Chuck Klosterman is the Ethicist?
Rock critic Chuck Klosterman has taken over the Ethicist column at the New York Times Magazine. An unlikely choice, to be sure. How did they pick the Bearded One? It's as if someone dared them to find an ethicist less qualified than predecessor Ariel Kaminer.
Let's see how Klosterman fields his very first question:
My father recently died. His daughter from his first marriage (which ended several years before his marriage to my mother) has made efforts to stay in touch with me since his death. I have never had a direct relationship with my half sister. She has had a difficult life, missing out on many of the advantages my sister and I enjoyed. I want to be sympathetic to her struggles, but though I’ve tried, I’ve never felt an attachment to her. She has been an intermittent presence and not always a pleasant one. Is it ethical to decide not to carry on this relationship? Or does someone else’s desire for connection, which perhaps comes out of a strong wish to be part of a family, outweigh my personal preference? J.G., NEW JERSEY
Klosterman's bottom line: "[Y]ou are in no way ethically obligated to have a relationship with someone you don’t like simply because you happen to share fragments of your father’s DNA." Thanks, Ayn Rand.
The advice-seeker is asking for permission to cut his half sister out of his life because he doesn't feel attached to her and he'd rather not make the effort. He doesn't say he can't stand her, or that she's a horrible person to be around. He just doesn't feel bonded to her, which isn't surprising considering that he doesn't know her very well.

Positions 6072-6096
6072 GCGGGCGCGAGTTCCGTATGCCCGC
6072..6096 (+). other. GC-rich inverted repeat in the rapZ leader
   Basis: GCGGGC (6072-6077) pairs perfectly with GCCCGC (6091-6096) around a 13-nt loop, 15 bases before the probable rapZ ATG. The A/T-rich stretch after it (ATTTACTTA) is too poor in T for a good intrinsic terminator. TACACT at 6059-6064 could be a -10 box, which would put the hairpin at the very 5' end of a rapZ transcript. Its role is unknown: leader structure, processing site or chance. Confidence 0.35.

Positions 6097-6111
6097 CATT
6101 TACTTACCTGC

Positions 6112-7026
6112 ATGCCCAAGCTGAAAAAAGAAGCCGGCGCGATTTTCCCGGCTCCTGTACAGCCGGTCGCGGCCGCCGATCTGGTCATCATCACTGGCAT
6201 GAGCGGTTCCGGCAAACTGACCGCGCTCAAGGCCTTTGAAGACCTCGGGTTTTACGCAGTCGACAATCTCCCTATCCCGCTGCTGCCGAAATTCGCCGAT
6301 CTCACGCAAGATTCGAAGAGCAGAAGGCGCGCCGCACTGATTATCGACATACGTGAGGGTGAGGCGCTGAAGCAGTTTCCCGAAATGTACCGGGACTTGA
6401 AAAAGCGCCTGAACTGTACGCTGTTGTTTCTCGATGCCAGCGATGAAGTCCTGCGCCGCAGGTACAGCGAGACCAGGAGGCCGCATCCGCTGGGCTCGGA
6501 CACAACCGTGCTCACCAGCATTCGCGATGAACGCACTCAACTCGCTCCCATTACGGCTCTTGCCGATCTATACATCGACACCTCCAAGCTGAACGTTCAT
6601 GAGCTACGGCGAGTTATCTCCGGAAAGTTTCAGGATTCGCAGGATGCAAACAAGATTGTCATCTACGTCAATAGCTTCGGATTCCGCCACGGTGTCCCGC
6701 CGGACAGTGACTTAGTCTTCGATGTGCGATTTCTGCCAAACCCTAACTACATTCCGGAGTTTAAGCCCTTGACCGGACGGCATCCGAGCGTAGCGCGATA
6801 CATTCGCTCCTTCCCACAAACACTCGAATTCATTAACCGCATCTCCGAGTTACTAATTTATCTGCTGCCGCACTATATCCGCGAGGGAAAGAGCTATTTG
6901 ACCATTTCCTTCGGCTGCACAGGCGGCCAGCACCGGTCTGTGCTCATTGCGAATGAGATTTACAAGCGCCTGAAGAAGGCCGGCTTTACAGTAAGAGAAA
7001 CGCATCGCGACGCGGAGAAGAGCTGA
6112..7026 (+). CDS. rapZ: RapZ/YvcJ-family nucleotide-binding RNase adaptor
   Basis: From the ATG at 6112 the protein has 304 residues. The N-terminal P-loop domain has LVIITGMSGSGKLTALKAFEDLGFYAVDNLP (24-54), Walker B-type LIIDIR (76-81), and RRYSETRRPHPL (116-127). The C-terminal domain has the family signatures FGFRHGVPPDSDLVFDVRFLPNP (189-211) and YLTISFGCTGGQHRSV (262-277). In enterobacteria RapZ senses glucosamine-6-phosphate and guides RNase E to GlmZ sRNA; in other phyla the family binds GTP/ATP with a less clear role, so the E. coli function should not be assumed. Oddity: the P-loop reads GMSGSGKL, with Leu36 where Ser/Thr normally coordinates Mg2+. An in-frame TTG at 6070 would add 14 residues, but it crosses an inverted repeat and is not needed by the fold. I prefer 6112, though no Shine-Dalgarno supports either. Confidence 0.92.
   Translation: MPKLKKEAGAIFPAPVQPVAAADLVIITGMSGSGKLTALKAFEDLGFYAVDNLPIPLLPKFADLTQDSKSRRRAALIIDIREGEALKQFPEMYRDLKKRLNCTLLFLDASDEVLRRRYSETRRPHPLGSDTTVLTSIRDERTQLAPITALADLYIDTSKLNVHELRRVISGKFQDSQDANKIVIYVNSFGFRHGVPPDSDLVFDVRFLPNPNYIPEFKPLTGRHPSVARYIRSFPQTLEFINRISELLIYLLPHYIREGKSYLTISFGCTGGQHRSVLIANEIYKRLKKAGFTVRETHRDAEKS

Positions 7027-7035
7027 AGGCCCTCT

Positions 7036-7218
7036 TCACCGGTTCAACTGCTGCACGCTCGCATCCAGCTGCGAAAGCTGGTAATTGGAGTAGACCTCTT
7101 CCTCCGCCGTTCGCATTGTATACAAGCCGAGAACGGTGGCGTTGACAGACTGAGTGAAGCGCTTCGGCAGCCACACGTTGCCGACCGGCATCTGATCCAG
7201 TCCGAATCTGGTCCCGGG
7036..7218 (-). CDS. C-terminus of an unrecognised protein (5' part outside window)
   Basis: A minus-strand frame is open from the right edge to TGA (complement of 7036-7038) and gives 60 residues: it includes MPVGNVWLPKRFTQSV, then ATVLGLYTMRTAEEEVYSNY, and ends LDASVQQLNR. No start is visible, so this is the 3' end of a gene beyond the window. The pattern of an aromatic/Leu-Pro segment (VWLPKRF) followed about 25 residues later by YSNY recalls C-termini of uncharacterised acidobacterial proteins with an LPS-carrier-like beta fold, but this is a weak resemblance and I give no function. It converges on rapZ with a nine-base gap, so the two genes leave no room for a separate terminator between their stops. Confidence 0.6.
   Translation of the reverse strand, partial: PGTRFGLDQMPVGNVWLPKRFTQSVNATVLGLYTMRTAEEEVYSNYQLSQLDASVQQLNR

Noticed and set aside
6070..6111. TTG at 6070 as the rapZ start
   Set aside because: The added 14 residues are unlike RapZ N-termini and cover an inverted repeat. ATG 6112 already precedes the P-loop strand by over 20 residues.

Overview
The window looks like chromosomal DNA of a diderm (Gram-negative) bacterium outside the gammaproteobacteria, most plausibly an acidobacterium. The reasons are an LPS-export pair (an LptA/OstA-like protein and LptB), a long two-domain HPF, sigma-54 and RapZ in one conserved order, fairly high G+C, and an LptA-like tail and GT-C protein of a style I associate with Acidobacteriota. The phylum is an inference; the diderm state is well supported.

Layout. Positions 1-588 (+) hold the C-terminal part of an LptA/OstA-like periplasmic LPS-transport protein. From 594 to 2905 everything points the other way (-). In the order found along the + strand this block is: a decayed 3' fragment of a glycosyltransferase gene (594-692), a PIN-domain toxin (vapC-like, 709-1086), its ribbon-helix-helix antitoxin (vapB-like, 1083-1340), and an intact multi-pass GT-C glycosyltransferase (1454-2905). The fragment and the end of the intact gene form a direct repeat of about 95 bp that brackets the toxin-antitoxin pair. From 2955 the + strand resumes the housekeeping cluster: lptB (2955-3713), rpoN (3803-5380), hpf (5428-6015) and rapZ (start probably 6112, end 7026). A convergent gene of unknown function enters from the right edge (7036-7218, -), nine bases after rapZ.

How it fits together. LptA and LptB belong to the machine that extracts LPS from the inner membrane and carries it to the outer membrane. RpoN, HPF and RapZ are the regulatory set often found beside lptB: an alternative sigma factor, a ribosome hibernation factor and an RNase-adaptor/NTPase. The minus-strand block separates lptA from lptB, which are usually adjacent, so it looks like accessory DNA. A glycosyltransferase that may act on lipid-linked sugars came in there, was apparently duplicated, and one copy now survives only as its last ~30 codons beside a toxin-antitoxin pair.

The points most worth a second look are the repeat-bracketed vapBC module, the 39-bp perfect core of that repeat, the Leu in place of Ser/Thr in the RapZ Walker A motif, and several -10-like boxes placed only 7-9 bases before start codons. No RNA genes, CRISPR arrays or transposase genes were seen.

The letter-writer claims he never had a direct relationship with his half sister, but then he says that she was an intermittent presence in his life. So, she's not a long lost total stranger. Being older, the sister may feel more a part of his life than he does of hers.
If she thinks of him as a brother, his rejection could be devastating, especially so soon after the death of her father. At minimum, the letter-writer owes his half sister continued status as a member of the family.
We all have distant relatives that we aren't particularly attached to, but whom we still invite to family gatherings. Nobody says he has to have a close brother-sister relationship with a woman he barely knows. But then again, how much would it cost him to invite her for Thanksgiving or send her a birthday card?
If the half sister were a cruel or disruptive presence in the letter-writer's life, he'd have no obligation to maintain a relationship with her just because of shared DNA, but that's not how he characterizes the situation.
Severing all ties would be a cruel blow to a lonely woman who has had a difficult life. It costs him relatively little and it would mean a great deal to her. If he spent some time with her, he might even discover that they have more in common than he realizes.
This level of callousness does not bode well for Klosterman's tenure as the Ethicist.